become a focal area for tourism and ecology in Muskingum county and an important part of the rural community here.
Overcoming a Legacy of Mining
One of the legacies of the mining reclamation is extensive spread of invasive species, particularly autumn olive and Ailanthus tree of heaven. The plot that became the HFHW plot at one time was a stop on visitor tours with a trail through the area. Before
the beginning of our project in 2017, the area had become choked with autumn olive and other invasives dominating the understory, such that it was nearly impossible to walk through. There remained some tree canopy species such as honey locust, sycamore,
and aspen, but it did not have the structural aspects of a functioning deciduous forest.
| A before and after shot of the same spot just a few months after invasive removal of autumn olive.
While The Wilds has become well known for the grassland habitat that characterizes post-mining reclamation (due to its ability to support large exotic mammals such as rhinos and giraffes, as well as serving as key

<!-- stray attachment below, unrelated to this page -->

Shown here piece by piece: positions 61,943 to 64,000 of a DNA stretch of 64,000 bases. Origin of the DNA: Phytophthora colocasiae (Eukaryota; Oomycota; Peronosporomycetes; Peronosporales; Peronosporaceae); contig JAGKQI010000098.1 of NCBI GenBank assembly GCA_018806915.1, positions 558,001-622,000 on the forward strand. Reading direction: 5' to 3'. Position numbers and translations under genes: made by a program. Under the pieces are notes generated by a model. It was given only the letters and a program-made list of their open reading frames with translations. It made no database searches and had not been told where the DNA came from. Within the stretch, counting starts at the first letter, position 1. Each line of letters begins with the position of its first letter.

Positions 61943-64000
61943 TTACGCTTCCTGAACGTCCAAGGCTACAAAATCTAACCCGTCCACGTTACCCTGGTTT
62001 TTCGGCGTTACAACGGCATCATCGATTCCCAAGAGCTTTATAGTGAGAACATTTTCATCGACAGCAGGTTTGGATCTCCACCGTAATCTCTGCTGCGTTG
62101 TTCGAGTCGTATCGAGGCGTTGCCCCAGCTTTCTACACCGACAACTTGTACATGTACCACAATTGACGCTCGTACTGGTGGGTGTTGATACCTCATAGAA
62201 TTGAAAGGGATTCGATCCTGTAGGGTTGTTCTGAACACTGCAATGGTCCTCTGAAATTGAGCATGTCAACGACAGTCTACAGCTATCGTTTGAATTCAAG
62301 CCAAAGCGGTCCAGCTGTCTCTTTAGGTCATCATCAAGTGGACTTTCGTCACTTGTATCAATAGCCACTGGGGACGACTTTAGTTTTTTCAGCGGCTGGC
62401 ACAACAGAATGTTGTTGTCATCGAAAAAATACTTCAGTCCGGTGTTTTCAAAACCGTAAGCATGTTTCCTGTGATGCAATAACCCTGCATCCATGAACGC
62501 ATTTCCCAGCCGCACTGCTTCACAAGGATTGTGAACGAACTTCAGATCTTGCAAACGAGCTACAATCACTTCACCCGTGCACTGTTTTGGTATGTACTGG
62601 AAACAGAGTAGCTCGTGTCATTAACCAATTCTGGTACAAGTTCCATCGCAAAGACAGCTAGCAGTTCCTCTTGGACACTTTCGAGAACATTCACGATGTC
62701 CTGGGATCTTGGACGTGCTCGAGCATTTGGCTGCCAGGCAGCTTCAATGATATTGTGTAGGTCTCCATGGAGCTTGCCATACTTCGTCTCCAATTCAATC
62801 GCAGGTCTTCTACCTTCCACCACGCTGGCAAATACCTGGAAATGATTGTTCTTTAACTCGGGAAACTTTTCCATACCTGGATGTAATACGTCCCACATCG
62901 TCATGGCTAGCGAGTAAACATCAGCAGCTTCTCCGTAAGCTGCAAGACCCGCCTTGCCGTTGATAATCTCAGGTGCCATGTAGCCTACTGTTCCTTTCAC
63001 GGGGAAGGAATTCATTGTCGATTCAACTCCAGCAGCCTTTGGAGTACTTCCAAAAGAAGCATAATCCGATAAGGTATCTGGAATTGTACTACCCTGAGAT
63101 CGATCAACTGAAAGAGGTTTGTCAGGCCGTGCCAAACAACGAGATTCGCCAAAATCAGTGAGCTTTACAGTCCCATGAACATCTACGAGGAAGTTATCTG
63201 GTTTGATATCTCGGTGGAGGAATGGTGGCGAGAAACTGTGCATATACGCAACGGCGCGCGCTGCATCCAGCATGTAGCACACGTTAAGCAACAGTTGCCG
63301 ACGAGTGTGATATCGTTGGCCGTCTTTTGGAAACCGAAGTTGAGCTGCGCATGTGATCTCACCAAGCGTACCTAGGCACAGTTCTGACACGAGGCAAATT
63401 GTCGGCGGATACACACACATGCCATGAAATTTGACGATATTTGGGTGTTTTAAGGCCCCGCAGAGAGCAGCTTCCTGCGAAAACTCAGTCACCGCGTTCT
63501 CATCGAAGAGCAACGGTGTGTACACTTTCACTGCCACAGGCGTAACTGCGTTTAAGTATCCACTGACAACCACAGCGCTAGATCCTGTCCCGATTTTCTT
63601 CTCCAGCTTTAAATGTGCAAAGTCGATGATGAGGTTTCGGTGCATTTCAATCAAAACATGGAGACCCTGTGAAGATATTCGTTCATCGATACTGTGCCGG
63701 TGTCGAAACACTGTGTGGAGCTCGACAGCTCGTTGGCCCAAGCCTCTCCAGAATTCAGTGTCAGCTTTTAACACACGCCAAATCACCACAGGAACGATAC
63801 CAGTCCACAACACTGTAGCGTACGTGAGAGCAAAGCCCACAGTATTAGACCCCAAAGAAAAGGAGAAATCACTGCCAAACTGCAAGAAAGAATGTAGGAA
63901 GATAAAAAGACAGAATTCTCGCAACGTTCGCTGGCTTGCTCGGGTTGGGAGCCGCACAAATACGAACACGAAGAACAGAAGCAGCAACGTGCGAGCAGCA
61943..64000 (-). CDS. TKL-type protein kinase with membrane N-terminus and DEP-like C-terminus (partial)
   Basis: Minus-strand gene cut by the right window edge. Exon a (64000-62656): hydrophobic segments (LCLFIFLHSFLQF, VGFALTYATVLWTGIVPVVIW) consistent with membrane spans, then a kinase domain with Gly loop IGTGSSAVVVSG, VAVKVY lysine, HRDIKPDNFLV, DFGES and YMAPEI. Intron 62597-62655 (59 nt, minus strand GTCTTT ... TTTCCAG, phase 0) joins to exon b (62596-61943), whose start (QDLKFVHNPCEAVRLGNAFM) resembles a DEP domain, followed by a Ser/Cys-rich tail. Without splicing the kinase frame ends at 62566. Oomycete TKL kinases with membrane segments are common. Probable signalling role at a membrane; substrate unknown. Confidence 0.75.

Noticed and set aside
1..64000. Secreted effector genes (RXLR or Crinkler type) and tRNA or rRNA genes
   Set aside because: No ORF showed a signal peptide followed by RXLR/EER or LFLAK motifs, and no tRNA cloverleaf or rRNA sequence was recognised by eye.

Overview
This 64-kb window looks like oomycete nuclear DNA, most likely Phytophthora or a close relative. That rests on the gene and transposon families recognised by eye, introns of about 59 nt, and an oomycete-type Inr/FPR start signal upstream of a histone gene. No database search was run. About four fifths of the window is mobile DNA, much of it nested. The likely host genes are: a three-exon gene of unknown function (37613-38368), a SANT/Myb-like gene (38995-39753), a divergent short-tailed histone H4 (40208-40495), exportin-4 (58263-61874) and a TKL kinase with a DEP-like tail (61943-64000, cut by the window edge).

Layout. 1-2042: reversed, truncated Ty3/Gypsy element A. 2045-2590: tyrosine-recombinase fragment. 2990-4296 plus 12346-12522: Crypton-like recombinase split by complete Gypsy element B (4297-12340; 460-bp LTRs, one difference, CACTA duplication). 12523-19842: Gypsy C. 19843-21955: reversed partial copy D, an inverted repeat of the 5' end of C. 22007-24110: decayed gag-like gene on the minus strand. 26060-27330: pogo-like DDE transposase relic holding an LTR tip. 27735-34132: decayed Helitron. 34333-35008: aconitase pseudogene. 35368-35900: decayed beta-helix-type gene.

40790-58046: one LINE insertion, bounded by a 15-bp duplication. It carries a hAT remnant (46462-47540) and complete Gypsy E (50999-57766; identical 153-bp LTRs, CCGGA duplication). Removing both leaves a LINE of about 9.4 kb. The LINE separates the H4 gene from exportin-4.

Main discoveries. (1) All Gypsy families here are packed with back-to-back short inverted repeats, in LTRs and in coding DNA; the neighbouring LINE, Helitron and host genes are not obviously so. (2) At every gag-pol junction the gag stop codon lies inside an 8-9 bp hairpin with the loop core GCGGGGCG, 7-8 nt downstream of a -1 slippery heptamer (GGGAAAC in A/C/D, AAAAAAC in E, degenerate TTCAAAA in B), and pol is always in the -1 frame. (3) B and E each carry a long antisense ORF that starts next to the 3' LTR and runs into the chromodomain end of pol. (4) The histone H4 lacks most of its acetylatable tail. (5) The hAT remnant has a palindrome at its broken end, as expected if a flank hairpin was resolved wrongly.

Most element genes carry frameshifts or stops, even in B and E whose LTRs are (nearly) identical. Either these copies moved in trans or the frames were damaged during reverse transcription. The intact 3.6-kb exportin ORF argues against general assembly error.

habitat for declining grassland birds), the historic condition of The Wilds is forest, and so the majority of native wildlife here are associated with forests. The major problem with restoring forest on reclaimed mineland like The Wilds is getting
trees to grow due to the compacted soil with poor nutrients, and an advantage of the HFHW plot was that there were already some trees growing, albeit in a degraded condition.
Furthermore, the exact location of the HFHW plot has a couple of major advantages. First, it is centrally located within the Wilds and adjacent to a recently restored wetland. This provides an opportunity for the